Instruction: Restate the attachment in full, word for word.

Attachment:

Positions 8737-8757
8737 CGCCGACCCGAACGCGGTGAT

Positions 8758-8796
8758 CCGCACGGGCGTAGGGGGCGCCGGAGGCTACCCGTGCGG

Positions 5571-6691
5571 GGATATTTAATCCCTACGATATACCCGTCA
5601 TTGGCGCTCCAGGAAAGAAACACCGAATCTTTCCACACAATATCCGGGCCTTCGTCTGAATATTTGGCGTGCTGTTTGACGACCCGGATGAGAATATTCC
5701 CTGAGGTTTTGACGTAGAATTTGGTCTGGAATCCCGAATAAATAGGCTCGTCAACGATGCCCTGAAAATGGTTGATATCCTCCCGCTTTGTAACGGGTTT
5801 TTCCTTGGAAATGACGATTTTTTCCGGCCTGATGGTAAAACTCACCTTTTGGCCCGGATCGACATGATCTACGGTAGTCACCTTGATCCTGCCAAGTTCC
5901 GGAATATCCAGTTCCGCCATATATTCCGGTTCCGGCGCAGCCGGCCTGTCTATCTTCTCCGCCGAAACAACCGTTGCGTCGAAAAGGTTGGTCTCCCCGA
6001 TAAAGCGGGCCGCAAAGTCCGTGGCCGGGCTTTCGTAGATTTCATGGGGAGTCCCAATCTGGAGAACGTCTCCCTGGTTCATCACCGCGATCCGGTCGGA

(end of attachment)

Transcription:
Positions 8737-8757
8737 CGCCGACCCGAACGCGGTGAT

Positions 8758-8796
8758 CCGCACGGGCGTAGGGGGCGCCGGAGGCTACCCGTGCGG

Positions 5571-6691
5571 GGATATTTAATCCCTACGATATACCCGTCA
5601 TTGGCGCTCCAGGAAAGAAACACCGAATCTTTCCACACAATATCCGGGCCTTCGTCTGAATATTTGGCGTGCTGTTTGACGACCCGGATGAGAATATTCC
5701 CTGAGGTTTTGACGTAGAATTTGGTCTGGAATCCCGAATAAATAGGCTCGTCAACGATGCCCTGAAAATGGTTGATATCCTCCCGCTTTGTAACGGGTTT
5801 TTCCTTGGAAATGACGATTTTTTCCGGCCTGATGGTAAAACTCACCTTTTGGCCCGGATCGACATGATCTACGGTAGTCACCTTGATCCTGCCAAGTTCC
5901 GGAATATCCAGTTCCGCCATATATTCCGGTTCCGGCGCAGCCGGCCTGTCTATCTTCTCCGCCGAAACAACCGTTGCGTCGAAAAGGTTGGTCTCCCCGA
6001 TAAAGCGGGCCGCAAAGTCCGTGGCCGGGCTTTCGTAGATTTCATGGGGAGTCCCAATCTGGAGAACGTCTCCCTGGTTCATCACCGCGATCCGGTCGGA